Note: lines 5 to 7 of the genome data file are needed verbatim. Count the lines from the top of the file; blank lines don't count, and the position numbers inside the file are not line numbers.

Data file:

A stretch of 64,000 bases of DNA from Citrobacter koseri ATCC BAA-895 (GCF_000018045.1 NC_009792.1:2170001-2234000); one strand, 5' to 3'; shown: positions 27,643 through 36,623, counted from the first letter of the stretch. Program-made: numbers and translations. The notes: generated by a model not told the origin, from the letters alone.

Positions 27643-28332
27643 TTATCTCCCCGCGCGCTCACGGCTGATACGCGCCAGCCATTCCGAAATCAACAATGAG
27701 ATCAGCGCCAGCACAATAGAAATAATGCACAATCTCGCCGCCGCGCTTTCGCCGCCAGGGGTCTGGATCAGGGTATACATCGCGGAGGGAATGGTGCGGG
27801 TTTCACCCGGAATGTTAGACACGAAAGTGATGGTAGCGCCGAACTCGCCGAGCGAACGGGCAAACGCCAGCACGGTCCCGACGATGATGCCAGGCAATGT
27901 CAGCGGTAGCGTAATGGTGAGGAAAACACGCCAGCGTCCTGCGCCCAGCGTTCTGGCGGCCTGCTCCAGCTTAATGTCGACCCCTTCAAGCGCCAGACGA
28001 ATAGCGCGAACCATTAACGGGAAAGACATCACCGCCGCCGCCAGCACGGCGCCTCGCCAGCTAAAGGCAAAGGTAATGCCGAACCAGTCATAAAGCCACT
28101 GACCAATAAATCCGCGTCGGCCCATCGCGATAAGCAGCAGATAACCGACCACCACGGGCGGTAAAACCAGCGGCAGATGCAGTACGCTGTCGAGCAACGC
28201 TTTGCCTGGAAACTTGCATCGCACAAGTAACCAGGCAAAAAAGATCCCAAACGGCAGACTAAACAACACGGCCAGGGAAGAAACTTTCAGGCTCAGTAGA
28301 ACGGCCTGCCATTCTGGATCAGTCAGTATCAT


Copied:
27801 TTTCACCCGGAATGTTAGACACGAAAGTGATGGTAGCGCCGAACTCGCCGAGCGAACGGGCAAACGCCAGCACGGTCCCGACGATGATGCCAGGCAATGT
27901 CAGCGGTAGCGTAATGGTGAGGAAAACACGCCAGCGTCCTGCGCCCAGCGTTCTGGCGGCCTGCTCCAGCTTAATGTCGACCCCTTCAAGCGCCAGACGA
28001 ATAGCGCGAACCATTAACGGGAAAGACATCACCGCCGCCGCCAGCACGGCGCCTCGCCAGCTAAAGGCAAAGGTAATGCCGAACCAGTCATAAAGCCACT